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Re: Re: Unknown text/* subtypes

From: Eric Prud'hommeaux <eric@w3.org>
Date: Sun, 13 Jan 2008 13:40:12 -0500
To: Ian Hickson <ian@hixie.ch>
Cc: Frank Ellermann <hmdmhdfmhdjmzdtjmzdtzktdkztdjz@gmail.com>, ietf-types@alvestrand.no, ietf-http-wg@w3.org, www-archive@w3.org
Message-ID: <20080113184012.GD23317@w3.org>
* Ian Hickson <ian@hixie.ch> [2008-01-13 05:47+0000]
> On Fri, 28 Dec 2007, Frank Ellermann wrote:
> > 
> > Years later (after 2616bis) it might be possible to upgrade "default 
> > ASCII" to UTF-8, Latin-1 was a dead end.  As soon as we're back to 
> > "default ASCII" just let RFC 2277 finish it off.
> 
> FWIW, a number of specs are already overriding both MIME and HTTP when it 
> comes to character encodings. For example HTML4 says to not default to any 
> encoding at all [1], CSS defaults to a complicated heuristic [2], HTML5 as 
> currently proposed defaults to an even more complicated heuristic [3], and 
> so on.
> 
> In the "real world" the implementations are following the heuristics 
> described in CSS2.1 and HTML5 (or something close to them), and those 
> differ for text/css and text/html, so it would seem pointless for HTTP to 
> try to define something here: it would just get ignored.
> 
> IMHO the best option is for HTTP to stay out of the discussion altogether 
> and let the lower level specs (MIME) and the higher level specs (XML, 
> HTML, CSS, etc, defining the formats) figure it out amongst themselves.

I think this is consistent with Martin's proposal that HTTP1.1bis not
set a default encoding
  http://www.w3.org/2008/01/rdf-media-types#noDefault
(noting that Frank Ellerman believed the default should be us-ascii for
 the same effect)
  http://www.w3.org/2008/01/rdf-media-types#defAscii

What we still need, however, is an update to 2046 that reflects
current practice (and eases the discovery process for folks
registering non-ascii text/ media types). Let's geek out the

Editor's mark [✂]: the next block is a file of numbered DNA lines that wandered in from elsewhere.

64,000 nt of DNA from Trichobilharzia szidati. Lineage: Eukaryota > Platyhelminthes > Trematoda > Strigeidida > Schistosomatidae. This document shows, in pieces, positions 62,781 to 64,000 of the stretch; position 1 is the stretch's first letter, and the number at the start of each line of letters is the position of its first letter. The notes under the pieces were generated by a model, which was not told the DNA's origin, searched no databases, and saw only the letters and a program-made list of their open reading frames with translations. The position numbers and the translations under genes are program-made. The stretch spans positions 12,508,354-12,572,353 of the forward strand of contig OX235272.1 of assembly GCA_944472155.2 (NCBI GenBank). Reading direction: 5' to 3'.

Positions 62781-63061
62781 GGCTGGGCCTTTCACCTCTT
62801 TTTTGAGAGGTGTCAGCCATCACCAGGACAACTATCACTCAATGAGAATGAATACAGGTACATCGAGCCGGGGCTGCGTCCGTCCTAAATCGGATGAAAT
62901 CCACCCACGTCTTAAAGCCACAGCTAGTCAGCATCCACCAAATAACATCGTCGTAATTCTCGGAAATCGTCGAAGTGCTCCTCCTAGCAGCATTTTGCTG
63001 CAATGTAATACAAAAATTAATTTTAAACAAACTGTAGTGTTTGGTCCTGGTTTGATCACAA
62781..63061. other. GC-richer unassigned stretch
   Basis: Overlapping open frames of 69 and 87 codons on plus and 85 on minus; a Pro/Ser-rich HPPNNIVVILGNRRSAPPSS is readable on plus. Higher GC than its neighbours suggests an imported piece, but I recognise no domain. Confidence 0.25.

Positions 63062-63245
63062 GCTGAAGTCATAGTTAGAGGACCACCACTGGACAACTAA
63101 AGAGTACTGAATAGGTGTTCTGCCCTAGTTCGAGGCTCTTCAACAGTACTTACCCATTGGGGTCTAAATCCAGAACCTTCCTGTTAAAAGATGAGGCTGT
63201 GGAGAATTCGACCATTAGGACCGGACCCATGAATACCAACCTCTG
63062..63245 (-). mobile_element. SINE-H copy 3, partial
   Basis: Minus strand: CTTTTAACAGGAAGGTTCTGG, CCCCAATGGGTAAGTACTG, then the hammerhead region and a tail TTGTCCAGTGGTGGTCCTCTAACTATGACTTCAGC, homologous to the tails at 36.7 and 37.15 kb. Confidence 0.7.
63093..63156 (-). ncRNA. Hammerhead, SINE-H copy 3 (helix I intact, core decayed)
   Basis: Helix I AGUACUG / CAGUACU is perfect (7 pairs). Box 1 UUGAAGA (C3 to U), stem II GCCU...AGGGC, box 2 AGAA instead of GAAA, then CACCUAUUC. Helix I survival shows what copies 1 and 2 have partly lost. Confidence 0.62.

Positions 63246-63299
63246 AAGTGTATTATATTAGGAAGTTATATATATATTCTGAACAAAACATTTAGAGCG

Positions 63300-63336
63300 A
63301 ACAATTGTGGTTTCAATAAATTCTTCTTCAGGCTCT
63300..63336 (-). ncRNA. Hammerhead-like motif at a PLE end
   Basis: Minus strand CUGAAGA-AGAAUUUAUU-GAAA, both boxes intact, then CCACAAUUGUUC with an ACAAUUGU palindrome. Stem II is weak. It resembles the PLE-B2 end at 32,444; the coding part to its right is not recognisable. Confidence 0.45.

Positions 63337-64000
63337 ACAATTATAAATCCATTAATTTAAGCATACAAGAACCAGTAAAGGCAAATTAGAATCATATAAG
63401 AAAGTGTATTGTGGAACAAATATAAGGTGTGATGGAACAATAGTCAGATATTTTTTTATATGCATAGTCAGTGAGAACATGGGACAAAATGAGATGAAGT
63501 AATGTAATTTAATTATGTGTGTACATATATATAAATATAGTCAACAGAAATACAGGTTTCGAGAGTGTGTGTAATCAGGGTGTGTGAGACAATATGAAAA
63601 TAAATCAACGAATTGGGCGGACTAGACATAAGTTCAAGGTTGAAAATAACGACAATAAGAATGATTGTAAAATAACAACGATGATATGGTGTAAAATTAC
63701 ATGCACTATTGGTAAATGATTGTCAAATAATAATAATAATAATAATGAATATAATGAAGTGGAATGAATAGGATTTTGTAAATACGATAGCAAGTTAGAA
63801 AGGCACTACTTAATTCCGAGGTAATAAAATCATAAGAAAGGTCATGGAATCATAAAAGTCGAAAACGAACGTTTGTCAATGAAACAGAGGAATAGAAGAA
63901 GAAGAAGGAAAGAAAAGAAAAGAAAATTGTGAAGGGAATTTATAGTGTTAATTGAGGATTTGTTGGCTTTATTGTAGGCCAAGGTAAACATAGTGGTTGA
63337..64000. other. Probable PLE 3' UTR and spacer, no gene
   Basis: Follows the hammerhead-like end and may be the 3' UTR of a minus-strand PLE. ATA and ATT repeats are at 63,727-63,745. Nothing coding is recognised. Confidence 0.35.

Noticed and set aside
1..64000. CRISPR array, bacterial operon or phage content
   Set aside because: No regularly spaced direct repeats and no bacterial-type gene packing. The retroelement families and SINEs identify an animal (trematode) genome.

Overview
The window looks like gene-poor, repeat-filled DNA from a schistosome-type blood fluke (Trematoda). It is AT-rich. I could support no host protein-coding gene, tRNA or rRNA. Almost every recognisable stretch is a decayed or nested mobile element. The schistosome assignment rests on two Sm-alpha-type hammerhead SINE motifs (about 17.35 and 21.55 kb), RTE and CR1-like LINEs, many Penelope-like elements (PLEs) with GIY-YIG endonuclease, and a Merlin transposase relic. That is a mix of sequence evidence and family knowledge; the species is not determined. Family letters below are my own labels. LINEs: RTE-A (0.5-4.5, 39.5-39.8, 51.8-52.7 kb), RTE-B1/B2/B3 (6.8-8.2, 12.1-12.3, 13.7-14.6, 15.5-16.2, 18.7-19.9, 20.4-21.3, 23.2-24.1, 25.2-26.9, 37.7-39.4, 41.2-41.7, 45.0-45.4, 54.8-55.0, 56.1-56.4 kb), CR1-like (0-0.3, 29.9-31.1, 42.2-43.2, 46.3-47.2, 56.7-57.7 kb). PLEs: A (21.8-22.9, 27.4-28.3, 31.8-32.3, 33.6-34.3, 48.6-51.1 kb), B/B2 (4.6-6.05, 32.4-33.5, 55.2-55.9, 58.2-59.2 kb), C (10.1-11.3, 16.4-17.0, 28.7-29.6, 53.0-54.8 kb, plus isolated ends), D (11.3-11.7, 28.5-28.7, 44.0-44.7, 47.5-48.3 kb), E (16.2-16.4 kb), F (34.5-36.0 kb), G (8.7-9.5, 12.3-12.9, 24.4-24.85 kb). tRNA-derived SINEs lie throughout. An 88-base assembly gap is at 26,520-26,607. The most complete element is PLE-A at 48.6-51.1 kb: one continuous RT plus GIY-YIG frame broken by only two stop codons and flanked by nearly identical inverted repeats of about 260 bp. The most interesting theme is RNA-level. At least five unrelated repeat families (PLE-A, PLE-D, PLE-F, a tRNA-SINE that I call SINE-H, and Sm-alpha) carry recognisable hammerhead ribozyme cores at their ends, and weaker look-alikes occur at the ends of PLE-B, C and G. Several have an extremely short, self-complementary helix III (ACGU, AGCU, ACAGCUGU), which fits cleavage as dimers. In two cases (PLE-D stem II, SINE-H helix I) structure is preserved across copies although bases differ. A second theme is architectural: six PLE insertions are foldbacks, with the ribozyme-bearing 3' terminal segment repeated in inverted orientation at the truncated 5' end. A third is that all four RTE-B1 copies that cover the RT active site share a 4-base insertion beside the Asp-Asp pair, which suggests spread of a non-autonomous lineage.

changes to we'd like to see.

• CRLF rules:
[[
  The canonical form of any MIME "text" subtype MUST always represent
  a line break as a CRLF sequence.  Similarly, any occurrence of CRLF
  in MIME "text" MUST represent a line break.  Use of CR and LF
  outside of line break sequences is also forbidden.
]] — RFC2046 §4.1.1 ¶1 http://www.rfc.net/rfc2046.html#s4.1.1.
is not respected by HTTP1.1, nor is it respected in general when
shipping text/xml.

Does anyone rely on any vestige of this rule (e.g. mail clients, MTAs,
web servers, proxies or clients)? I would like to think that MIME
shouldn't care about recognizing new lines in the text block.

If it can't go away, can it be relaxed in accordance with HTTP 1.1
[[
  The line terminator for message-header fields is the sequence CRLF.
  However, we recommend that applications, when parsing such headers,
  recognize a single LF as a line terminator and ignore the leading
  CR.
]] — RFC2616 §19.3 ¶3 http://www.rfc.net/rfc2616.html#s19.3
or XML 1.1 (which includes NEXT LINE (NEL) and LINE SEPARATOR):
[[
   1. the two-character sequence #xD #xA

   2. the two-character sequence #xD #x85

   3. the single character #x85

   4. the single character #x2028

   5. any #xD character that is not immediately followed by #xA or
      #x85.
]] — XML 1.1 §2.11 ¶2 http://www.w3.org/TR/xml11/#sec-line-ends

The XML 1.1 rule interacts with character encoding because, while most
character encodings line up with ascii on CR and LF, clearly none do
on #x85 and #x2028


• character encoding:
[[
Unlike some other parameter values, the values of the charset